Fictional Fun

The Mournful TeddyThe False-Hearted Teddy by John J. Lamb (Berkley Prime Crime Mystery, 2007): John Lamb has given teddy bear fanciers a great gift in his series of fun-to-read, clever stories. This is his second in a group of five teddy bear mysteries and follows The Mournful Teddy (2006), featuring the same central characters: a retired, teddy bear-collecting married couple. The setting for this murder mystery is a teddy bear show at a Baltimore hotel. I like the author’s style and authority as he draws on his own experience as a homicide detective to fill out details of his yarns. At the end of his teddy bear mysteries, Lamb profiles a teddy bear artist, which adds further interest for the reader. The third book of this teddy bear series, The Crafty Teddy (available in November), opens with someone taking a shot at Brad Lyon, the main character of the series.


Heart and Soul

T. Bear’s Tale: Hugs Across AmericaT. Bear’s Tale: Hugs Across America by Sue Lucarelli (Old Castle Publishing, 2004): Written for children but delightful for anyone who believes in the noble work of teddy bears, this book is based on true events of 9/11, when a New York City school teacher became “the Bear Lady.” She and three teddy bears comforted children in her class who had seen the World Trade Center horror on their way to school. This account of 58,000 teddy bears collected and given to NYC children so they could have a hug whenever they one was wanted is brightly and beautifully illustrated by Mirto Golino.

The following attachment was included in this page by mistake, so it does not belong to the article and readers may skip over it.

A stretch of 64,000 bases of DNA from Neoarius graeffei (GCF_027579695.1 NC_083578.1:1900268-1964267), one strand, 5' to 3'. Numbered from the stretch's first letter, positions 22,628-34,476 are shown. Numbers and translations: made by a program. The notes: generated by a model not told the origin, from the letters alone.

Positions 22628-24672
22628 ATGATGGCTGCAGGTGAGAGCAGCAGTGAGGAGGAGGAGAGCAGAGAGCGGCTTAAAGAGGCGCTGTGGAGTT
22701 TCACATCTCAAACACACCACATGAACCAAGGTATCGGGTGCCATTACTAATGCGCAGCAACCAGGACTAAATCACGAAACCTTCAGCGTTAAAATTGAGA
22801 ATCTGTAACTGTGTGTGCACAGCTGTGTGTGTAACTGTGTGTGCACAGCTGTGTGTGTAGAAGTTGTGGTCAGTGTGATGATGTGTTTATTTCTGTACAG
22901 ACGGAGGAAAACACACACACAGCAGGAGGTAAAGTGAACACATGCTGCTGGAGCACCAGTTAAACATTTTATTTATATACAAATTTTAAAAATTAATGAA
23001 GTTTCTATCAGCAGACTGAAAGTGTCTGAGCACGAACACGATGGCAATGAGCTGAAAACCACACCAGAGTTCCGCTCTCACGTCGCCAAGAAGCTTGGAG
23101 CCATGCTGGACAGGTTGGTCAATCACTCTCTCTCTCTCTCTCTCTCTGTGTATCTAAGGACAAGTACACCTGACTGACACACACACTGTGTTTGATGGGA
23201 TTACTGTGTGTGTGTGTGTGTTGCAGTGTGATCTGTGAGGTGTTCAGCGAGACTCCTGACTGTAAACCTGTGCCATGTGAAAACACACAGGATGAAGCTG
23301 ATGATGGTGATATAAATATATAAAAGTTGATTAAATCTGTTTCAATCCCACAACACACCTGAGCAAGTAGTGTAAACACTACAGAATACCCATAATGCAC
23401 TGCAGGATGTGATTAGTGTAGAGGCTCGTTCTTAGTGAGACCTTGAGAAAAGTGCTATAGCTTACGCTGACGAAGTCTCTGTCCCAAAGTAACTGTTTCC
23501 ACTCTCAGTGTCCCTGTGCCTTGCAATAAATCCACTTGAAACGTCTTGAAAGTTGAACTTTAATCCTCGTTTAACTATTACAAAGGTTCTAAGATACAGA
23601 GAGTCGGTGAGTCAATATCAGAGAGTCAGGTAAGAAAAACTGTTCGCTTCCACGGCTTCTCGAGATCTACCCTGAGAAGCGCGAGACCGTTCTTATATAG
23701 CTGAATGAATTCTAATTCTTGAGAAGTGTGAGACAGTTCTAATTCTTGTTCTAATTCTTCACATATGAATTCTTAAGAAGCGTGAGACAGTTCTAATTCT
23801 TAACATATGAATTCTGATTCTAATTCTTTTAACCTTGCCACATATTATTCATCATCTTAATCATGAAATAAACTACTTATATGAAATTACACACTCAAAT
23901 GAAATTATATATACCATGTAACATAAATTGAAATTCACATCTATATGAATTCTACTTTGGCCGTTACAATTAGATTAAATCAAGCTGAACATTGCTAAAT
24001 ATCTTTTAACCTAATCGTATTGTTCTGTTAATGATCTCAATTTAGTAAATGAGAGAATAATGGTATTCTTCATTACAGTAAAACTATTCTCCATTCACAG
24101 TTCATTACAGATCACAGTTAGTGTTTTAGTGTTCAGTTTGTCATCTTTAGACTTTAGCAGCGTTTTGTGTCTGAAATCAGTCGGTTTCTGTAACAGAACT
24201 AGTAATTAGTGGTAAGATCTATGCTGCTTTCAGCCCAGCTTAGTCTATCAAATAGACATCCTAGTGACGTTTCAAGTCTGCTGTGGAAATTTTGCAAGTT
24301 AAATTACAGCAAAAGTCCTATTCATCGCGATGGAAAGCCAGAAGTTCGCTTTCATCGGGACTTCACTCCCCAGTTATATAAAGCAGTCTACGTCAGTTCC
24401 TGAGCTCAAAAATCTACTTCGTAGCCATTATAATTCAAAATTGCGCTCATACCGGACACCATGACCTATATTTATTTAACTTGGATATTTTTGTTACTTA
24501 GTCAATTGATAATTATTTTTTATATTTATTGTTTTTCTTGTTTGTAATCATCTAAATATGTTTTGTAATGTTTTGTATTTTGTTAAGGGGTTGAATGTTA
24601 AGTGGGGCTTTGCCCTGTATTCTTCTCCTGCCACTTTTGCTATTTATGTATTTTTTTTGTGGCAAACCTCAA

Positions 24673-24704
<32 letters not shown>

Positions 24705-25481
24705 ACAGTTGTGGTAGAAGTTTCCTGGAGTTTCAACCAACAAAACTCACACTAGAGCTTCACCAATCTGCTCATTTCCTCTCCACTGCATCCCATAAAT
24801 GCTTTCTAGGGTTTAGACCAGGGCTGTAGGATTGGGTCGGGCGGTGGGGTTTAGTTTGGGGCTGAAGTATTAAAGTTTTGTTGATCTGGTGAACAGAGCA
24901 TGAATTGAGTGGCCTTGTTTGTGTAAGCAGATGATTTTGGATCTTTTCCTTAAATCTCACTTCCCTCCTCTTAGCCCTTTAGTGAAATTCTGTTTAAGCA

For the Young and Young at Heart

In Search of the First Teddy Bear by Myke Feinman (Ink & Feathers Comics, 2002): Called a comic book but similar to a magazine, this book’s creative images are the work of the author’s son, Anthony Feinman; it also includes one large drawing by the author and some artistic use of historical photos. It’s a fantasy story of a Build-A-Bear Workshop teddy who travels back in time on a quest to discover if the first teddy was created by the Steiff family or by Morris and Rose Mitchtom.

 

J.A. TeddyJ.A. Teddy by John Alfred Rowe (Pengiun Group, 2006): Have you known the heartbreak of a teddy bear who disappeared? Have you ever wondered what has happened to all the lost teddies of the world? This spirited adventure is meant for children and anyone interested in finding out about mysteriously missing teddy bears who have sadly vanished from their owners’ lives. The writer is the illustrator of this bright tale for future generations of teddy-collecting arctophiles.

 

Ophelia’s English Adventure by Michele Durkson Clise (Clarkson N. Potter Inc., 1987): In this timeless tale for anyone of any age who is fond of teddy bears, the author has effectively enlisted her collection of antique teddies to create a world where a hug of Parisian teddy bear friends find adventure. They are off to England for tea with the queen, but stay to investigate a mystery. The book is filled with charming photos of the bears in a variety of tableaus enhanced by rich fabrics, vintage ribbons and laces, and other items from the past. Ophelia herself is a famous antique teddy bear, reproduced by Steiff, in regular and baby size during the 1980s. This alluring book will be enjoyable for you and your bears.

 

The Teddy Bear that Prowled at Night by Edna Groff Deihl (Green Tiger Press, 1986; originally 1924): When I came across this new version of a lost, old book I had as a toddler, I was delighted. I recalled the charming illustrations of Mary LeFetre Russell. Later, I bought an original copy of the book, published by Sam’L Gabriel, with out the year and credit for author or illustrator, and called Tiny Teddies. It’s a sweet treasure. Out-of-print and old books are often inexpensive and not too difficult to find. They make great gifts for your teddy bear fancier friends and yourself.

 

Two More Must-Have Books

Linda Mullins’ Teddy Bear & Friends Identification & Price Guide by Linda Mullins (Hobby House Press, 2000)

The Ultimate Teddy Bear Book by Pauline Cockrill (Dorling Kindersley, 1991)